Brazil's nuclear industry provided some theatre in 2015 with the arrest of Othon Luiz Pinheiro da Silva, the former CEO of Brazil's nuclear power utility Eletronuclear, for allegedly accepting bribes to fix the bidding process for the Angra 3 reactor under construction 100 km from Rio de Janeiro.15 Fourteen other people were also charged as a result of the federal police's Operation Radioactivity. "The arrest is a tragedy for the industry," said former Eletrobras' chief executive Luiz Pinguelli Rosa. "The industry was already in crisis, but now the corruption concerns are bound to delay Angra 3 further and cause costs to rise even more."

Newcomer countries: The World Nuclear Association claims that "over 45 countries are actively considering embarking upon nuclear power programmes."16 There's no truth to the claim. Only two 'newcomer' countries are actually building reactors − Belarus and the United Arab Emirates. Other countries might join the nuclear club but nuclear newcomers will be few and far between. Moreover, some countries are phasing out nuclear power. Countries with nuclear phase-out policies include Germany, Belgium, Taiwan, and Switzerland. Other countries – e.g. Sweden – may phase out nuclear power partly as a result of deliberate government policy and partly because of natural attrition: aging reactors are being shut down without replacement.

Stagnation and decline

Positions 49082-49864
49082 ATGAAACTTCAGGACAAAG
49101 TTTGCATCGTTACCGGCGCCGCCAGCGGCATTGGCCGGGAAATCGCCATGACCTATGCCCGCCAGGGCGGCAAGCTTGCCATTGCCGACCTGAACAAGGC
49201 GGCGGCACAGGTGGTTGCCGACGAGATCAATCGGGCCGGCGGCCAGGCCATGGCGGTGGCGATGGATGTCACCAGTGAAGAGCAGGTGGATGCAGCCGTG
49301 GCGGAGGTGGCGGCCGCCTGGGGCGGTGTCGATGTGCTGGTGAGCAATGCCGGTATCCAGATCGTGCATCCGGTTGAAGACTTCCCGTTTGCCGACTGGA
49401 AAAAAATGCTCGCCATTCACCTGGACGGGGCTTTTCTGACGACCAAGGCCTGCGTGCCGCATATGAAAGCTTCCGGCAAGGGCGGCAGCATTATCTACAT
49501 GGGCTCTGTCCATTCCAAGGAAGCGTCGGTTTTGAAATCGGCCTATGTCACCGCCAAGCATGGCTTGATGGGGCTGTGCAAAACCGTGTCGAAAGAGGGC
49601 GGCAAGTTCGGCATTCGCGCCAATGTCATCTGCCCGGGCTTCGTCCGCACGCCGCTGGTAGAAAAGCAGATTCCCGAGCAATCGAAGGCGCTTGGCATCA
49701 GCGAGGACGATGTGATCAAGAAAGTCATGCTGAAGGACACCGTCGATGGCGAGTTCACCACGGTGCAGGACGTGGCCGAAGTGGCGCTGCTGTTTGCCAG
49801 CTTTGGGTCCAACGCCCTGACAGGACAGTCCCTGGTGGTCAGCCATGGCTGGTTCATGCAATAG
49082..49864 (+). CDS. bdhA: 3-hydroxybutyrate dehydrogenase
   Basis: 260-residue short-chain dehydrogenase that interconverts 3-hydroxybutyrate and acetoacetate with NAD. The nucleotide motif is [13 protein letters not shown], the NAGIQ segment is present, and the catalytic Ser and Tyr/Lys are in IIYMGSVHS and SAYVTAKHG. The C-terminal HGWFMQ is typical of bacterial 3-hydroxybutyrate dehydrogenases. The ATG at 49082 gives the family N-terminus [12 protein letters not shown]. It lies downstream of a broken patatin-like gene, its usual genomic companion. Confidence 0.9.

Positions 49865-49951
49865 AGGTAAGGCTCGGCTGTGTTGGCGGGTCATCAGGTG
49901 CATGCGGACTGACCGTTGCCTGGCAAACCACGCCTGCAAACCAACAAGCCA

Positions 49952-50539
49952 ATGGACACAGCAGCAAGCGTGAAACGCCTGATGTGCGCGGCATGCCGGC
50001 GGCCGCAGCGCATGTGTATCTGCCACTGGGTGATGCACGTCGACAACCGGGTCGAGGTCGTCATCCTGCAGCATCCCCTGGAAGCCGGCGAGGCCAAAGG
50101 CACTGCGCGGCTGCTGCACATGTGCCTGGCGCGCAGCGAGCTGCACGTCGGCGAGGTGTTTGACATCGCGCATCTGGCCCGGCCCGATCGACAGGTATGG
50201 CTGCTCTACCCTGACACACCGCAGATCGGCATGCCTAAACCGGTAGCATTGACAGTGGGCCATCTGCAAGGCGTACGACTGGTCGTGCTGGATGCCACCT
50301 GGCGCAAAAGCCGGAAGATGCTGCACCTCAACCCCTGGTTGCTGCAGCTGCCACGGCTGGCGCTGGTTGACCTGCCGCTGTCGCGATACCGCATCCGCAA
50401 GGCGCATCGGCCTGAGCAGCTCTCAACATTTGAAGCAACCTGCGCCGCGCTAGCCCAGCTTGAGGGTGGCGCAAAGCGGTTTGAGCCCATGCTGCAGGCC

Patterns of stagnation or slow decline in north America and western Europe can safely be predicted. In 2014, the European Commission forecast that EU nuclear generating capacity of 131 GW in 2010 will decline to 97 GW in 2025. The European Commission forecasts that nuclear's share of EU electricity generation will decline from 27% in 2010 to 21% in 2050, while the share from renewables will increase from 21% to 51.6%, and fossil fuels' share will decline from 52% to 27%.17

The most important nuclear power story of 2015 was legislation enacted in the French Parliament in July that will reduce nuclear's share of electricity generation to 50% by "around" 2025, and caps nuclear capacity at the current level of 63.2 GW. The legislation also establishes a target of 32% of electricity generation from renewables by 2030, a 40% reduction in greenhouse gas emissions and a 20% reduction in overall energy consumption by 2030.18,19,20

In April 2015, a report by ADEME, a French government agency under the Ministries of Ecology and Research, shows that 100% renewable electricity supply by 2050 in France is feasible and affordable.21

French EPR reactor projects in France and Finland are three times over budget and many years behind schedule. In April 2015 it was revealed that EPRs under construction in France and China may have cracked pressure vessels.22,23